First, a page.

News in 5: Jarryd Hayne charged with sexual assault; Sydney dentist defended 7yo girl; Parent leave changes.

-With AAP

1. Jarryd Hayne has been charged with sexual assault.

NRL player Jarryd Hayne has been charged over the alleged sexual assault of a woman in NSW.

Hayne, 30, was charged with aggravated sexual assault and inflicting actual bodily harm after handing himself into Ryde police station on Monday afternoon.

The charge carries a maximum penalty of 20 years in prison.

A woman claims she suffered injuries during a sexual encounter with Hayne in the NSW Hunter Valley and that she had photographs to back up her story.

It’s understood the alleged victim was interviewed by the NRL’s integrity unit before the matter was referred to police.

Police allege the assault of the 26-year-old woman took place in a Hunter region home on September 30.

Hayne has been granted strict conditional bail to appear at Burwood Local Court on December 10.

The former Parramatta and NSW origin star is currently out of contract and the allegations will severely damage his prospects of a new NRL deal.

2.  Sydney dentist who came to the defence of seven-year-old girl being allegedly assaulted speaks for the first time.

A south Sydney dentist who came to the defence of a child allegedly being sexually assaulted has spoken about the incident.

Jeffrey Slack helped in the search for a seven-year-old girl who went missing for 30 minutes at a Kogarah dance studio on Thursday.

With the help of local father Nicola Gilio, Slack located the young girl in the bathroom of St George Dance Studio. She was allegedly being sexually assaulted at knife point by a 54-year-old man.

Gilio was allegedly stabbed in the abdomen and neck during the altercation and other citizens made a citizen’s arrest.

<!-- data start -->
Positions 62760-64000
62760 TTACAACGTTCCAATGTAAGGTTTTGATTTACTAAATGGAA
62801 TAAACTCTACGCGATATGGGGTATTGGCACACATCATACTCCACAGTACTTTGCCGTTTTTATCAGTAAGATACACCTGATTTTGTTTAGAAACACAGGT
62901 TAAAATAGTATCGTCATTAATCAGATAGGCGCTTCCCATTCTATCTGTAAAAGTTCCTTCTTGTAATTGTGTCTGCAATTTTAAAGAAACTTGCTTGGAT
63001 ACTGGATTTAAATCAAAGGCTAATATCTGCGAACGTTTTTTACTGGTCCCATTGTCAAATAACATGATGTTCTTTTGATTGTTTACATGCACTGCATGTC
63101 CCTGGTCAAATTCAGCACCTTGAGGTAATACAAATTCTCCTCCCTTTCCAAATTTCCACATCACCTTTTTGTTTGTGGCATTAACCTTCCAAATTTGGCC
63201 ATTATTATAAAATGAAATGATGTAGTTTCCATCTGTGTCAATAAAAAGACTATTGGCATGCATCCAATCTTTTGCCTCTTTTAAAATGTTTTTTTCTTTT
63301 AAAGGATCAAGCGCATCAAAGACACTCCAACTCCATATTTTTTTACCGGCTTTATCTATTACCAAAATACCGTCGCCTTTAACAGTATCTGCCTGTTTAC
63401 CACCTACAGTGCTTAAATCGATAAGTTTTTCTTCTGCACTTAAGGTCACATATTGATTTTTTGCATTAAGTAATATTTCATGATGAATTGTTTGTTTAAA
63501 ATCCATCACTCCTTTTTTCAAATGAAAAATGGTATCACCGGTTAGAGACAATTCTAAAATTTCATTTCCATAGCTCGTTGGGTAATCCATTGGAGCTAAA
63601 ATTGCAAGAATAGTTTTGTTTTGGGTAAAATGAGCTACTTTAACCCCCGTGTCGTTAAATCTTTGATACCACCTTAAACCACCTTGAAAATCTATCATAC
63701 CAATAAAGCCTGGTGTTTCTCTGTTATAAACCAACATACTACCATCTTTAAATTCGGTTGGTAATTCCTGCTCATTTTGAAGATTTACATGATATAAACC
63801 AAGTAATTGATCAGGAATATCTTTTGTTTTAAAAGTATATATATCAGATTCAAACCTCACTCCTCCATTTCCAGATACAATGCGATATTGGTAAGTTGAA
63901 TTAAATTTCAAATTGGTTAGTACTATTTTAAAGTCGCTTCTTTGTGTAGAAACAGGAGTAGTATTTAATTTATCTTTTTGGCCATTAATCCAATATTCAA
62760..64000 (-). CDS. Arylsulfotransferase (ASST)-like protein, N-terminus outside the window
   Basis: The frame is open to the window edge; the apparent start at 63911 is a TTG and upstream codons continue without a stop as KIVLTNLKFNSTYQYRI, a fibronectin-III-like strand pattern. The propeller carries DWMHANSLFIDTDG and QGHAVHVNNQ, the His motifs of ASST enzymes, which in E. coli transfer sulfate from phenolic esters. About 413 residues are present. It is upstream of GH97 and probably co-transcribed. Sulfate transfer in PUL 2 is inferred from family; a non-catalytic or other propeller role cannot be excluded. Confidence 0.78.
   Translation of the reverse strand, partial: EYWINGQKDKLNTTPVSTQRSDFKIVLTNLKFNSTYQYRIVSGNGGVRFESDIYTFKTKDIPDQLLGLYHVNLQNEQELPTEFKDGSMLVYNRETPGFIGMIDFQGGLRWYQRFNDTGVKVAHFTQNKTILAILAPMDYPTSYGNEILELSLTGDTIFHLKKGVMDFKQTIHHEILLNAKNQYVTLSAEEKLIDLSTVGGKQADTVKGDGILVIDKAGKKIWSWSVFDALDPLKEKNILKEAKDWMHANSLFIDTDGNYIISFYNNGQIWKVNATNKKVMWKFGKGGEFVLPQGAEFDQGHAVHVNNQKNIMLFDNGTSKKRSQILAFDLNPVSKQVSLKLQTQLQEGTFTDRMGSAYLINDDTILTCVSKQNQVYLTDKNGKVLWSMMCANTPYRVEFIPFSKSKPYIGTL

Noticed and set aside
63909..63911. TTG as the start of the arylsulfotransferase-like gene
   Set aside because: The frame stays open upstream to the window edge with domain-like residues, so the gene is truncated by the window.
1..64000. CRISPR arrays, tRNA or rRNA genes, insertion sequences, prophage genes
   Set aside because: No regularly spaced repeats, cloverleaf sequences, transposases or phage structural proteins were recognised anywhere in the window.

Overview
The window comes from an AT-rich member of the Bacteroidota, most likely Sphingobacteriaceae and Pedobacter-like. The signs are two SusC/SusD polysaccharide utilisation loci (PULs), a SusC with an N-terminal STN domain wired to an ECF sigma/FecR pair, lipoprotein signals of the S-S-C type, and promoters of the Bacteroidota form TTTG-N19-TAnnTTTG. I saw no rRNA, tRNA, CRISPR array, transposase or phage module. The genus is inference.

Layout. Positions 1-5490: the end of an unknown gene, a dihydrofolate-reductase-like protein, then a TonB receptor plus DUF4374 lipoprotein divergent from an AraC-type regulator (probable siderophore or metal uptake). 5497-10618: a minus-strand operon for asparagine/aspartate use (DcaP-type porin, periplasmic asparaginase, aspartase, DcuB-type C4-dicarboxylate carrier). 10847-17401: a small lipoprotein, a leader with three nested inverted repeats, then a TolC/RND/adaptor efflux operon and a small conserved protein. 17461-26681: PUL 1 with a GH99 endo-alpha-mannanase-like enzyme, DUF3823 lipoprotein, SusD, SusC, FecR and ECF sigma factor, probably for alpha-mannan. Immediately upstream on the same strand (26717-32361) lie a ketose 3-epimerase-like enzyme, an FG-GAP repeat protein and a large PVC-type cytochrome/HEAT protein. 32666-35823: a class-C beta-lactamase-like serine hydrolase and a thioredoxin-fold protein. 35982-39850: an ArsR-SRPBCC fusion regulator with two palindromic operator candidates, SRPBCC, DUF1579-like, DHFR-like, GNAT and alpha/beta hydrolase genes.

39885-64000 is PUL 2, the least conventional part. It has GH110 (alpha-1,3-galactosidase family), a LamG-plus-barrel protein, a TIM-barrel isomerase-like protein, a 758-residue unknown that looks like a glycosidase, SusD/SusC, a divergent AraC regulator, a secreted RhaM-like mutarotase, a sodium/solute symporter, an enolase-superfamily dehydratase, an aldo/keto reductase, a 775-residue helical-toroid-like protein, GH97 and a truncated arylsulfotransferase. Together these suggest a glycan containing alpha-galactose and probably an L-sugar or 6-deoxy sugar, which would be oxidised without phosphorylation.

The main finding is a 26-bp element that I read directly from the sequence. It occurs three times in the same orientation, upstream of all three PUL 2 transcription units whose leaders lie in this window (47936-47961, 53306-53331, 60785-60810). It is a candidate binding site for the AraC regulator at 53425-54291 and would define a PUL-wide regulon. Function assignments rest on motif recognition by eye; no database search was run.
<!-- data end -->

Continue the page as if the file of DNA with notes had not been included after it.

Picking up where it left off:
“It was all very traumatic. It was a shocking experience, trust me,” Stack told 9News.


The revelation that the alleged molester was on parole has provoked a call for a system-wide review of NSW’s early release program.

The man had been on parole since September last year after being jailed over a violent sexual assault in the Illawarra region in 2012.

The State Parole Authority revoked his parole within hours of Thursday’s arrest.

NSW Opposition Leader Michael Daley said the incident was more than just a rudimentary mistake and was a failing on the part of the government.

He called for a system-wide review of parole and more resources for police.

“The police do an amazing job keeping tabs on some of the most dangerous offenders in our society but they cannot do it with one hand tied behind their backs,” he said in a statement.

NSW Corrections Minister David Elliott said he was “deeply troubled” after learning the girl’s alleged attacker was on parole for a violent sexual attack and requested an urgent briefing.

Premier Gladys Berejiklian backed her minister and said her government would address any issue that may be uncovered in the dance studio case incident.

“Once we get further details, we’ll determine if we need to take further action,” she told reporters.

“NSW has the toughest parole laws in the land, we have the toughest supervision laws in the land.

“I don’t want to leave a single stone unturned.”

The man, who is yet to be charged, remains under police guard in hospital with facial injuries.

The man, who served three years in prison for the 2012 sexual assault, first became eligible for parole consideration in October 2016 but wasn’t released until September 2017, a parole authority spokeswoman told AAP.

His sentence expires on October 21, 2019.

3. Victorian teachers to walk off job in Nauru protest.

Hundreds of Victorian teachers will walk out of classrooms bound for the steps of Parliament House, calling for children to be freed from detention and the closure of off-shore refugee camps.

Teachers from the public and private sector will leave their students to take a stand on the final day of the #KidsOffNauru campaign on Tuesday at Victoria’s parliament house.

“We are taking this action because we are so concerned about what has been happening on Manus (Island) and Nauru,” Teachers for Refugees spokeswoman Lucy Honan told AAP ahead of the rally.

“It is time to close those camps.”

Mehdi, an Iranian refugee on Nauru, will be live-streamed to the rally along with other speakers including former Nauru teachers.

With people still on Nauru and Manus islands, and 16 children in a detention centre in Melbourne, the teachers want the federal government to resettle them in Australia.